Hiking the Pinnacle Peak Trail at Mt. Rainier, Washington

Escape the Crowds: Hiking Pinnacle Peak Trail at Mt. Rainier National Park

If you want to enjoy a less busy hiking trail while still experiencing breathtaking views, look no further than Pinnacle Peak Trail at Mt. Rainier National Park. Whether the mountain is “out” or covered in fog or clouds, this trail offers a unique and enjoyable experience.

Reflection Lake

Getting to the Trail Head

The trailhead is conveniently located across from Reflection Lakes on Steven’s Canyon Road. Parking spaces are available along the road, but be mindful of pedestrians and vehicles.

This part of the park can get busy, especially near the lake where visitors with limited mobility enjoy the well-maintained trail. To reach the trailhead, you can enter from either the Nisqually entrance on State Route 706 or the Steven’s Canyon Entrance on State Route 123.

If you plan to hike Pinnacle Peak Trail when the weather looks promising, consider pairing it with the nearby Bench and Snow Lakes trail for a full day of outdoor adventure.

Pinnacle Peak Trail Map

Expect to Climb

The trail map indicates that it is 1.3 miles to the saddle just below Pinnacle Peak, while the posted map suggests it will be 1.5 miles. The saddle, located at 5,920 feet, marks the end of the maintained trail. Beyond the saddle is the Butter Creek Research Natural Area, which is restricted to scientists.

Be prepared for a challenging climb up and a steep descent back down. Take your time to appreciate the stunning views, observe wildlife, and rest along the way.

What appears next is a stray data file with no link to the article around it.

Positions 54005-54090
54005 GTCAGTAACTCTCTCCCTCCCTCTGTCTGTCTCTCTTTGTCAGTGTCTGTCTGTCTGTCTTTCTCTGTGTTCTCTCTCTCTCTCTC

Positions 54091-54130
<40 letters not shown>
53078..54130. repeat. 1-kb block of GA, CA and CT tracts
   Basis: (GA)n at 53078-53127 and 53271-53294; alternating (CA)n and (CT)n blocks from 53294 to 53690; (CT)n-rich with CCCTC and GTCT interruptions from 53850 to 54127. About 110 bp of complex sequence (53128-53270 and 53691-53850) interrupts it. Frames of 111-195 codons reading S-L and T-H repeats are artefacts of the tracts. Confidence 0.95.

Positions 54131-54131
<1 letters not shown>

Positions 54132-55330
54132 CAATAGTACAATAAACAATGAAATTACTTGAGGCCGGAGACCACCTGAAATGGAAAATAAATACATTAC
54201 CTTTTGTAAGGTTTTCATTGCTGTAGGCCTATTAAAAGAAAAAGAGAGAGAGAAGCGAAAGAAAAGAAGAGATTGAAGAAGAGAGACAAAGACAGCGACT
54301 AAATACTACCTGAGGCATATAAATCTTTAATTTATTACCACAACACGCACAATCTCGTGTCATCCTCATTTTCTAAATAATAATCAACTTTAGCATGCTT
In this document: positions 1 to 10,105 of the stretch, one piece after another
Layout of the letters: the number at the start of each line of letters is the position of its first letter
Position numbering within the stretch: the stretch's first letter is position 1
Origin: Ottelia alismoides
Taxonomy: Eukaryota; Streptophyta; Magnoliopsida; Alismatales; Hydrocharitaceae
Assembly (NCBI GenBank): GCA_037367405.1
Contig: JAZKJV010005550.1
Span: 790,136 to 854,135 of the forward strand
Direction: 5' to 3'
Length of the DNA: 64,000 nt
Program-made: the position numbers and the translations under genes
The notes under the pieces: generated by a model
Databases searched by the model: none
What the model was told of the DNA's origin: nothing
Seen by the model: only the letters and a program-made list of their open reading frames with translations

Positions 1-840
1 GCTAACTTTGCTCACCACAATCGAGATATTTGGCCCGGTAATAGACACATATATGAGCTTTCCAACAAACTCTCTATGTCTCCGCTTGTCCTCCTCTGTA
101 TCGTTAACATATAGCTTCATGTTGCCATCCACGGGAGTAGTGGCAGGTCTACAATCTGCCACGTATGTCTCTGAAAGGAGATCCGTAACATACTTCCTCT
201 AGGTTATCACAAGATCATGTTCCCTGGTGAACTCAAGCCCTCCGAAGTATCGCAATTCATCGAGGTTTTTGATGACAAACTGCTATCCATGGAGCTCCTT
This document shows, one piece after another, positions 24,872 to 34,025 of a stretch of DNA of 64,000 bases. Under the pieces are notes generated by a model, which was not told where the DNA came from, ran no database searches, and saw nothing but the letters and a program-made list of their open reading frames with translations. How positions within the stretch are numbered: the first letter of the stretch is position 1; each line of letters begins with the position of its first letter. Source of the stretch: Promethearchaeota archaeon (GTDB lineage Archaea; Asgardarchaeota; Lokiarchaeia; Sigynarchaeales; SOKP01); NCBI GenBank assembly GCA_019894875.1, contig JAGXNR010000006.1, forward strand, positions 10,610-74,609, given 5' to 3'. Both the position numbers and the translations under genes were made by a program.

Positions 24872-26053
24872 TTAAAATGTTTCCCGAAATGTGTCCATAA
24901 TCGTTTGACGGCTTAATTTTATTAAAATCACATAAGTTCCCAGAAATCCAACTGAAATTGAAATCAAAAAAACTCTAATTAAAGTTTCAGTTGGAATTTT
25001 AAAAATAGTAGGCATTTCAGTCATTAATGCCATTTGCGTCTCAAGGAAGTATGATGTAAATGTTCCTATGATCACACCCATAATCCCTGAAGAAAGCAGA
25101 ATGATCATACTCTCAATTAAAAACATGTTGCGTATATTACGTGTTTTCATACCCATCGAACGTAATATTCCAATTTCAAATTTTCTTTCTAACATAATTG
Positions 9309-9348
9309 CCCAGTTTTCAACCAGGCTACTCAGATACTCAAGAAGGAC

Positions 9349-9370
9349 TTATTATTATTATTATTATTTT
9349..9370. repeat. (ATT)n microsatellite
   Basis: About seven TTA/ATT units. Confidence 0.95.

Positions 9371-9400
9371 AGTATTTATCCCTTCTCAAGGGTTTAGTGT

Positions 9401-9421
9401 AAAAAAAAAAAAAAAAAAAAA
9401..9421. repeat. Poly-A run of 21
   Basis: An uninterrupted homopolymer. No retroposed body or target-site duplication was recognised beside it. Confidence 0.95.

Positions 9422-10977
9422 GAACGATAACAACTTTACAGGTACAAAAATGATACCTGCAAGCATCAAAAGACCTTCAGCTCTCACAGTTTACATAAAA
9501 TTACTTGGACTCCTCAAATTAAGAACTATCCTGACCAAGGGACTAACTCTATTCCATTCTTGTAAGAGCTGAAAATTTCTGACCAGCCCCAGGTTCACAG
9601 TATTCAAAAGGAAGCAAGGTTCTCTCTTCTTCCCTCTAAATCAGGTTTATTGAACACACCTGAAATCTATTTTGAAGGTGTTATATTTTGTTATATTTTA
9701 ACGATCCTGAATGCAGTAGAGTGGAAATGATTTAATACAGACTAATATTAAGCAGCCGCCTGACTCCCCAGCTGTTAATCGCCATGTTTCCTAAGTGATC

Lower trail path

Lower Trail Section

The trail starts off wide and well-maintained, with steps and culverts to help you cross streams without getting your feet wet. Families often enjoy this section due to its accessibility and beautiful views. As you continue hiking, the trail becomes narrower, steeper, and rockier, and the number of hikers decreases.

Snow can accumulate earlier in the season, and by late June, small ponds form before melting away. Songbirds and small blooms on the heather provide a picturesque backdrop, and if the clouds clear, glimpses of Mt. Rainier can be seen through the forest.

High meadows

As you climb, the forest starts to thin, and open fields of rock appear. The trail becomes fragmented with large rocks and exposed tree roots, and shade becomes less frequent. The view of Mt. Rainier becomes more prominent as you approach the upper section.

Rocky trail

The Upper Section

In the upper section, switchbacks become more prevalent as you steadily ascend. Loose rocks cover the trail, so sturdy boots are recommended to prevent slipping. Pay attention to falling rocks from above and be cautious not to dislodge rocks that may pose a danger to hikers below.

A rock wall marks the end of the lower section and serves as a reminder of the dedicated volunteers who maintain the trail. Take a moment to appreciate the hard work that goes into keeping the trails safe and accessible for everyone.

At higher elevations, keep an eye out for pika, small mammals related to rabbits and hares. They are known for their distinctive “EEP” call and can often be spotted darting in and out of the rocks. Yellow Pine Chipmunks are also common in the area and may greet you at the saddle.

Enjoy the Views

From the saddle, you can enjoy stunning views of Mt. Rainier to the north, with the Paradise Inn and Visitor’s Center at the base of the Paradise Meadows visible to the right. The Nisqually Glacier and the winding road back to the Nisqually Entrance can be seen as well.

On clear days, Mt. St. Helens, Mt. Adams, and even Mt. Hood may be visible to the south. However, be prepared for unpredictable weather in the Cascade Mountain Range.

South view from the saddle

Heading Back Down

As you start your descent, take one final look at Mt. Rainier before making your way back to the Reflection Lakes parking area. The return journey offers different perspectives of the mountain and a chance to reflect on your hiking experience.

Path back down

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